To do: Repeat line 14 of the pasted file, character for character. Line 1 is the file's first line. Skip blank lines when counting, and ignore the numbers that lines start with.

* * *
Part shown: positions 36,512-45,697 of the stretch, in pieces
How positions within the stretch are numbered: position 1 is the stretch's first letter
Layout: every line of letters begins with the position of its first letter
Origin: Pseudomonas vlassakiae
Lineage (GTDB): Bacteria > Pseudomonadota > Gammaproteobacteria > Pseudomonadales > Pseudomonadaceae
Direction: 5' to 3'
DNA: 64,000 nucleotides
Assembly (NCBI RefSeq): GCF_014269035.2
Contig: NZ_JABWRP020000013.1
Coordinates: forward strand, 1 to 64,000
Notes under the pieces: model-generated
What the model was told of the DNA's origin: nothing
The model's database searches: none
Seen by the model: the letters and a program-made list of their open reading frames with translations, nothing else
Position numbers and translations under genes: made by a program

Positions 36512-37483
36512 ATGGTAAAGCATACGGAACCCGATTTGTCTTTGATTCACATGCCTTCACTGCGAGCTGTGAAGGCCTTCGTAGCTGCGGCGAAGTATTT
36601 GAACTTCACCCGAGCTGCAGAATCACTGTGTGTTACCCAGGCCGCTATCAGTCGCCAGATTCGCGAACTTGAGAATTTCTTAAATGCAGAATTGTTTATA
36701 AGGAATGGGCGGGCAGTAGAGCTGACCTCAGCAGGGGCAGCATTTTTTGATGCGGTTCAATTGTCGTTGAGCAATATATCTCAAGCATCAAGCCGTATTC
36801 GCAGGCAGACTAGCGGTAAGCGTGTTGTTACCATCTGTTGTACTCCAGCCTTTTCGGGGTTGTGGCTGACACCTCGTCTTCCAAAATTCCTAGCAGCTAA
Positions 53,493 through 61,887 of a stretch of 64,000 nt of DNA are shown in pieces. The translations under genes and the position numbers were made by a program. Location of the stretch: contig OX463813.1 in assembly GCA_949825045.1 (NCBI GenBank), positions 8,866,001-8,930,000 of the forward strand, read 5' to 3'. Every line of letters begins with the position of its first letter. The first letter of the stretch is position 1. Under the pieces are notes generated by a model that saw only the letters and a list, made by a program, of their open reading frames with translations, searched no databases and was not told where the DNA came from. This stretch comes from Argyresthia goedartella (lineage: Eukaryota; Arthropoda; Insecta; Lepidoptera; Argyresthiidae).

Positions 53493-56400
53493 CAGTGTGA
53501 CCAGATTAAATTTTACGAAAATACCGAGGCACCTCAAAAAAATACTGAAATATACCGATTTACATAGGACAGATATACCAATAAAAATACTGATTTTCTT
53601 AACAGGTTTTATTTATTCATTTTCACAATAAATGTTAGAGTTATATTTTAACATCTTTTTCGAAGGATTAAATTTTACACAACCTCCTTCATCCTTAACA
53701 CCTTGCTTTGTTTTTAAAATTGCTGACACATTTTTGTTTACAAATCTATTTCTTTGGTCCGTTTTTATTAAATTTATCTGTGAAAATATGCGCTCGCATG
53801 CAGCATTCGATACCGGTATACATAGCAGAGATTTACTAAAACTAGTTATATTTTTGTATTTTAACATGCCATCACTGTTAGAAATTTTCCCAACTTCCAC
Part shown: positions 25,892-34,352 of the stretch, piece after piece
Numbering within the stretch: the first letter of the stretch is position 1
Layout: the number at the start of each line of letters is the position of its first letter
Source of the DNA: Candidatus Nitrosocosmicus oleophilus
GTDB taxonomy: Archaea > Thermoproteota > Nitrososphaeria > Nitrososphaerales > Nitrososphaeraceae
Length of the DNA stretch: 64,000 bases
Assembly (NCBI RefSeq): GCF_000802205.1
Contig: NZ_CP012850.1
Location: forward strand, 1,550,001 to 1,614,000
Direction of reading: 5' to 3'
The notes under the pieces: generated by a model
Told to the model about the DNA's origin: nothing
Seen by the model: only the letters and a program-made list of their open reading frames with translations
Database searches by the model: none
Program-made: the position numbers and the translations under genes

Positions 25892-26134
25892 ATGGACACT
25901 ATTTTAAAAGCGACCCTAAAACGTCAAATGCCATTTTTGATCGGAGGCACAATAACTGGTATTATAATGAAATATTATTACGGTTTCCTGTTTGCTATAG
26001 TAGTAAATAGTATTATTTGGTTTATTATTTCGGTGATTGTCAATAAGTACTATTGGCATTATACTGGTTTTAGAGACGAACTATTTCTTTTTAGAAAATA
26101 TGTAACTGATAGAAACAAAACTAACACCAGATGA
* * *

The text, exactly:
Seen by the model: the letters and a program-made list of their open reading frames with translations, nothing else